Statements about Lemtrada, a drug in development for treatment of multiple sclerosis, were at issue in the case. Sanofi and its predecessor had conducted “single-blind” clinical trials for Lemtrada (studies in which either the researcher or the patient does not know which drug was administered), despite the fact that the U.S. Food and Drug Administration had repeatedly expressed concerns about these trials and recommended “double-blind” clinical studies (studies in which both the researcher and the patient do not know which drug was administered).
The plaintiffs alleged that Sanofi’s failure to disclose FDA’s repeated warnings that a single-blind study might not be adequate for approval caused various statements made by the company to be misleading, including its projection that FDA would approve the drug, its expressions of confidence about the anticipated launch date of the drug, and its view that the results of the clinical trials were “unprecedented” and “nothing short of stunning.” Although FDA eventually approved Lemtrada without further clinical trials, the agency initially refused approval based in large part on the single-blind studies concern, causing a large drop in the price of Sanofi stock.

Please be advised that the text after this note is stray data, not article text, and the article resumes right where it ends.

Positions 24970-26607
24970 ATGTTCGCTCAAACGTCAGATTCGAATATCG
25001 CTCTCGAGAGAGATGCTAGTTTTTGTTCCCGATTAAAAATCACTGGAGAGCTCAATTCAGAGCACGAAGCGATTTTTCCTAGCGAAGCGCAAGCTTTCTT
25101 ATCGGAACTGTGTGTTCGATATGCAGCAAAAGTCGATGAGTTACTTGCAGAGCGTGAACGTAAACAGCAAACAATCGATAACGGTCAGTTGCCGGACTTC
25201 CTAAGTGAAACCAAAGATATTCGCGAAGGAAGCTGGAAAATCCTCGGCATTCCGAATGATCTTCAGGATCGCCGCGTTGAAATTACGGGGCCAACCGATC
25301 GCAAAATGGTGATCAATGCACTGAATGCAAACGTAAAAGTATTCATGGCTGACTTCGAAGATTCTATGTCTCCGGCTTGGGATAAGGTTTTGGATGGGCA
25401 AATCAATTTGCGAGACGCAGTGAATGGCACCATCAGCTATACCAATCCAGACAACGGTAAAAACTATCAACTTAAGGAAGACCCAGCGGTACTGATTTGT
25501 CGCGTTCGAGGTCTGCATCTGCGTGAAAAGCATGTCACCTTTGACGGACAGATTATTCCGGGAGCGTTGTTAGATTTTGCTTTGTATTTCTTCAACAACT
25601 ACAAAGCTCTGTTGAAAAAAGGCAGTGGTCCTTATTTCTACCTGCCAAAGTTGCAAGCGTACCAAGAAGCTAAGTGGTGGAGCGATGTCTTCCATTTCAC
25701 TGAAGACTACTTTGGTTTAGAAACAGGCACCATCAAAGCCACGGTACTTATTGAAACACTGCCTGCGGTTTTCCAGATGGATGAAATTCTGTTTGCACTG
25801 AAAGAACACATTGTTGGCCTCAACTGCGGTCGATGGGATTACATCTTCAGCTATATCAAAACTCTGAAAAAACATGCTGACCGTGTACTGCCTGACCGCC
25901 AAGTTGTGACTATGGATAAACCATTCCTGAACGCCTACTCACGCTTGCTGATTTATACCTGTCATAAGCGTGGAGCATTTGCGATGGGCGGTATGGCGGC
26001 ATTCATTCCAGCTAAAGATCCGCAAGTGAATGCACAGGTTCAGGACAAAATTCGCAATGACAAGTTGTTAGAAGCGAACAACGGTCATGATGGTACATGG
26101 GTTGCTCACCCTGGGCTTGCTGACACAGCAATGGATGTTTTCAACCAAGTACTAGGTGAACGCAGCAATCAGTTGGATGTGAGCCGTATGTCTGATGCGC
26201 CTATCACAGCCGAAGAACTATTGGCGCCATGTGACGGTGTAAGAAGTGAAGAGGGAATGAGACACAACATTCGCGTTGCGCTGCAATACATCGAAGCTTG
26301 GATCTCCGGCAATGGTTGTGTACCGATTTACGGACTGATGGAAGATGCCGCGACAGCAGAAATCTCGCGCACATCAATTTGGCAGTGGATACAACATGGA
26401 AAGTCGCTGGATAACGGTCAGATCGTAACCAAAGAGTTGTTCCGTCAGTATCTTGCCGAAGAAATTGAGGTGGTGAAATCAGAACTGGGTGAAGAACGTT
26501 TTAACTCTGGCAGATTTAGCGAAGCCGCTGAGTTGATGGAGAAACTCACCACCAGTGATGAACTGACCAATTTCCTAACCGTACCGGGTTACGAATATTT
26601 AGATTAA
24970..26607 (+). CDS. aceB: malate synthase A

In an opinion issued before Omnicare, the district court dismissed the claims, in part because it found that plaintiffs had failed to plead that the challenged statements of opinion were subjectively false, under the standard employed by the Second Circuit in Fait v. Regions Financial Corp. The Second Circuit stated that it saw “no reason to disturb the conclusions of the district court,” but wrote to clarify the impact of Omnicare on prior Second Circuit law.
The court acknowledged that Omnicare affirmed the previous standard that a statement of opinion may be false “if either ‘the speaker did not hold the belief she professed’ or ‘the supporting fact she supplied were untrue.’” However, it noted that Omnicare went beyond the standard outlined by Fait in holding that “opinions, though sincerely held and otherwise true as a matter of fact, may nonetheless be actionable if the speaker omits information whose omission makes the statement misleading to a reasonable investor.”